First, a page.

McKee warned that e-cigs are increasingly attracting youngsters, not only teens but also those of elementary school age. “This creates an entirely avoidable risk of a new generation that will be addicted to nicotine.” They “could become hooked on Juul, an e-cigarette that has been blamed in the US for creating nicotine addiction in children, and which was introduced to the UK market last summer,” he added.
“I think e-cigarettes should be regulated as medicines which means you’ve got to demonstrate that they are safe and effective,” McKee said. “It’s as simple as that.”
The ICA, headed by Miri Ziv, noted that it was among the first to warn (including at the Knesset’s Labor, Welfare and Health Committee last November 27) against health damage and to cast doubt on the recommendations of the British report, which chose to side with e-cigs without referring to the long-term consequences.
Dr. David Biton, a physician and senior ICA information officer, explained that “the claim that there is a reduction in damage has no scientific basis. We said at that Knesset meeting that the PHE report serves as a fig leaf for the manufacturers of electronic cigarettes and should be questioned. The PHE’s misleading message…is intended to tempt ordinary cigarette smokers to switch to electronic cigarettes, young people and youth to the smoking cycle, so it seems that this is a replacement of damage more than to reduce the damage. To argue that an electronic cigarette is less harmful than a regular cigarette is, at this stage, equivalent to the claim that a heart attack is less harmful than cancer,” Biton said.
Dana Frost of the ICA Health Campaign added that the PHE is “on the side of electronic cigarettes as a means of detoxification. According to the report of the US Food and Drug Administration’s Advisory Committee on Electronic Cigarettes, the evidence of the contribution of electronic cigarettes to smoking cessation is limited, while studies show that the use of electronic cigarettes increases the difficulty of quitting smoking The British figure in the electronic cigarette has only 5% That is, 95% less than a regular cigarette does not include scientific evidence of reduced damage of the same magnitude. Note that the other substances, especially nicotine, have a long-term toxic effect on brain development in adolescence.”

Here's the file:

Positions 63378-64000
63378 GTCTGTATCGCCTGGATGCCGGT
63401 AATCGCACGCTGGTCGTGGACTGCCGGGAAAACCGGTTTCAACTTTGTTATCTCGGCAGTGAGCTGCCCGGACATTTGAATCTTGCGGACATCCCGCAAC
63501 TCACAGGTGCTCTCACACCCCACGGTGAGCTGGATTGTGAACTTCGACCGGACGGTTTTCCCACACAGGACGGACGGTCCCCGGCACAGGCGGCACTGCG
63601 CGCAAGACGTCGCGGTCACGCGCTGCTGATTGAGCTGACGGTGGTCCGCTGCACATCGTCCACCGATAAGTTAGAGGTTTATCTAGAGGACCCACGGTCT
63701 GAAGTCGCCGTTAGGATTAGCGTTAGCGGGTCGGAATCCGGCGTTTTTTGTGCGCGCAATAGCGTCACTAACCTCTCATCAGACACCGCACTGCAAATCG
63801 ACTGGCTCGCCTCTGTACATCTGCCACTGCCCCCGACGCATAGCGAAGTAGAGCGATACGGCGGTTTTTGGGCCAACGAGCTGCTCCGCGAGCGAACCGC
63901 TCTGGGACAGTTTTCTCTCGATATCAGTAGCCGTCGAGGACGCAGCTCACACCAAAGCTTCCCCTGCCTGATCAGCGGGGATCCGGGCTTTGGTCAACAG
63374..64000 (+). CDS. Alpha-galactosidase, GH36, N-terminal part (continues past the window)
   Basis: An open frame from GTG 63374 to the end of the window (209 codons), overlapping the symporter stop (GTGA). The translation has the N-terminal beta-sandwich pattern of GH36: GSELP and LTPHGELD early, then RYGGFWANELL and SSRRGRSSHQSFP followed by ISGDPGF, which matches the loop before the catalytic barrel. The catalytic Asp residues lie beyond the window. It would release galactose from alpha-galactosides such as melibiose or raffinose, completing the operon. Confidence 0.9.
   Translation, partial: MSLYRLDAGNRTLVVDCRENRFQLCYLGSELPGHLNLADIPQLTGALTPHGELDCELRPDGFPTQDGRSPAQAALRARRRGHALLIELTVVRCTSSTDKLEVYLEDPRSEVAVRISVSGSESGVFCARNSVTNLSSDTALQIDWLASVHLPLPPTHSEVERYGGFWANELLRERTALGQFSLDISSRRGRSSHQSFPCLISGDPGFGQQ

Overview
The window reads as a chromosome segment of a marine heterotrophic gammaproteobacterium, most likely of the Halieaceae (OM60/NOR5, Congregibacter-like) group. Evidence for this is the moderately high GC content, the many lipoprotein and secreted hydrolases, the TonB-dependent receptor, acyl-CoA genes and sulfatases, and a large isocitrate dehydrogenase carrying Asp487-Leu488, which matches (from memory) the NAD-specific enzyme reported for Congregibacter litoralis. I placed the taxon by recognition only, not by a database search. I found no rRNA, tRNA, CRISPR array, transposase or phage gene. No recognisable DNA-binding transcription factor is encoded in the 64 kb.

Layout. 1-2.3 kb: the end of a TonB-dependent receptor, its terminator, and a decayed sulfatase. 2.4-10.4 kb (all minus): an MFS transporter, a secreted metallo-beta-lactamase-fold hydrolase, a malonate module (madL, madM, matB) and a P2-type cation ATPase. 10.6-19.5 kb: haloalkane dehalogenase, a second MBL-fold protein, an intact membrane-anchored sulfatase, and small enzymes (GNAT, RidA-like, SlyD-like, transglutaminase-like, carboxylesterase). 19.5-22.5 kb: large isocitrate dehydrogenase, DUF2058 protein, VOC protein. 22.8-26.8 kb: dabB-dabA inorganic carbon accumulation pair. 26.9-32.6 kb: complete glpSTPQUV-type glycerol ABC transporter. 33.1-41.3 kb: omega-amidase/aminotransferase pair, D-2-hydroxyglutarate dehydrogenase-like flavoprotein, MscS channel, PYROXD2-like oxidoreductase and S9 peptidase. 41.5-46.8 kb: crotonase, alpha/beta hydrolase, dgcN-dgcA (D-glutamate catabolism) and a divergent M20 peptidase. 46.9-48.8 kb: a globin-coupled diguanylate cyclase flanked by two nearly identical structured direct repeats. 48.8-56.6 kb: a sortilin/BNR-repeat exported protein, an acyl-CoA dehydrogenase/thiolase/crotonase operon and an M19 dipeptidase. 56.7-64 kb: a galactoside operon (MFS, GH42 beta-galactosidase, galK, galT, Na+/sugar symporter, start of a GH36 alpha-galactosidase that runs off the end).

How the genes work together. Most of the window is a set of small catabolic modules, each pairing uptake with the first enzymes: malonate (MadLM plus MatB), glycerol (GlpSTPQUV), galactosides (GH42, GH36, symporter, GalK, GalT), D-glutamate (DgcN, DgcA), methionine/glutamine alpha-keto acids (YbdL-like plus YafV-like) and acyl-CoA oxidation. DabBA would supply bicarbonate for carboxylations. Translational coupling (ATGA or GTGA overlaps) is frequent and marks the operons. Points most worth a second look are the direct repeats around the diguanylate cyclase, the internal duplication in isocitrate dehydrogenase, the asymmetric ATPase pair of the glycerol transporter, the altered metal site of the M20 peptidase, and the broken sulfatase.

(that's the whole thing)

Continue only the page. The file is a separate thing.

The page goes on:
Frost continued that “there is not yet enough research on the long-term implications of the extent of the health damage associated with the use of electronic cigarettes, but it has already been found that e-cigs are not an innocent product and that they do contain toxic substances, known carcinogens and metals. They can also cause genetic changes in the oral cavity associated with the development of cancerous tumors, plus myocardial infarction, stroke and increased risk of angina pectoris or coronary heart disease and damage to the immune system.”
Biton concluded: “We already know that electronic cigarettes are suspected of causing seizures among teenagers, based on reports from the field, and recent studies also indicate a link between nicotine and cancer. This is not just a direct damage to smokers. In pregnant women, risk was seen for the developing fetus, as well as exposure to people exposed to the fumes of the electronic cigarette.”